- Digital health innovations that are currently being put into practice have brought clients closer to healthcare providers.
- There is need for political support, legal frameworks to ensure credibility and guide the use of technologies and data.
We cannot dispute how convenient and easy digital technologies have made our lives. It almost feels like everything is accessible and within reach. People now shop, attend school, read, work, do interviews, get the news and even entertainment online. This just proves how great an innovation technology is.
When we narrow down to digital health technologies, these are innovations that enhance access to and provision of information and services, and further a point of referral for clients to health facilities. They can be in form of chatbots, websites, hotlines, applications and even social media platforms. Having such innovations not only makes health information and services readily accessible to clients but also acts as a great opportunity to breach the gaps we have in our health systems.
According to WHO, half of the world’s population does not have access to essential health services. In addition, more than 900 million people spend at least 10 per cent of their household’s budget on healthcare and end up falling into extreme poverty each year due to health expenses.
In Kenya for instance, seven girls die every day because of unsafe abortions (KDHIS, 2014), which is greatly contributed to by the inability to access sexual reproductive health services and information, which can be curbed by these upcoming innovative technologies.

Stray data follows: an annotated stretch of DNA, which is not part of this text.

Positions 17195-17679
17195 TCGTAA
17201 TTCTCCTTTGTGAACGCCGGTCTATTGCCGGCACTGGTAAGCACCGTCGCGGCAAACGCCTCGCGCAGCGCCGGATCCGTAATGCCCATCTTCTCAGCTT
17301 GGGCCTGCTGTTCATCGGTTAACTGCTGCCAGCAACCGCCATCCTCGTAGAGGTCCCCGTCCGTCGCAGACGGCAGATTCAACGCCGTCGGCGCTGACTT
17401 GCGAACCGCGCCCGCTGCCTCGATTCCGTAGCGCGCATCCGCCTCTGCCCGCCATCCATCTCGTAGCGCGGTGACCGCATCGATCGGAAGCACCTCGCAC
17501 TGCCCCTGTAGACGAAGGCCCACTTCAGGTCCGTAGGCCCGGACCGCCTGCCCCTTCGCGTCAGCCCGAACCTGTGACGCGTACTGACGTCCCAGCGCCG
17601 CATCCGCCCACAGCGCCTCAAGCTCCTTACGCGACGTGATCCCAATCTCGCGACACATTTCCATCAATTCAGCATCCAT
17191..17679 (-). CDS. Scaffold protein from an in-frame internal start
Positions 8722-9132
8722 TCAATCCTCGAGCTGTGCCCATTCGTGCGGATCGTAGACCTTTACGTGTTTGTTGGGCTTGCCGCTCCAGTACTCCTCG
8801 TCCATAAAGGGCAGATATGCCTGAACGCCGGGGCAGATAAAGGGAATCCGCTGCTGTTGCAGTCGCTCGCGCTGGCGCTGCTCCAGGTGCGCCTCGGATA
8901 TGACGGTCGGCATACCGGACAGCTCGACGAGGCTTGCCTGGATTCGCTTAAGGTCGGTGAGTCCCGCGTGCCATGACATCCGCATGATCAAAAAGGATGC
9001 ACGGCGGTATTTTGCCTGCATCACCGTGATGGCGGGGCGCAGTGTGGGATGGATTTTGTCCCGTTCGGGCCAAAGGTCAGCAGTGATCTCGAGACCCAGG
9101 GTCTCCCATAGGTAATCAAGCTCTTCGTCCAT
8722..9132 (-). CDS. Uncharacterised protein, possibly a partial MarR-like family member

Digital health technologies can address these gaps by expanding health coverage, which means offering information and services to a wider reach despite the client’s proximity to a health facility. The health systems can then be able to refer clients to the closest facility with services that they need depending on their location.
This can in turn reduce the cost of care as clients are able to go directly to where they can be assisted and also channel the transport costs to buying the medicine prescribed by a health practitioner online.
Additionally, it can enhance privacy, reduce inequality and stigma that clients face, especially when seeking services and information regarding their sexual reproductive health. Follow-ups, patients' record keeping and prescription deliveries can all become a less hectic process with support from digital innovations. Most importantly, this can promote self-care through clients having knowledge about their health and encouraging them to have health-seeking behaviours for better health outcomes.
Digital health innovations that are currently being put into practice have brought clients closer to healthcare providers. Although for this practice to be successful as a self-care intervention to address gaps in the health system, it will be dependent on the right technology and effective governance. There is need for political support, legal frameworks to ensure credibility and guide the use of technologies and data.
Furthermore, adequate funding, management systems, capacity building of health practitioners for them to adopt the use of digital tools and mechanisms for accountability are much needed.
It is therefore important to work together in partnerships to promote the digital health transformation agenda to enhance the practicability of these interventions towards achieving Universal Health Coverage.
Advocacy officer at Reproductive Health Network Kenya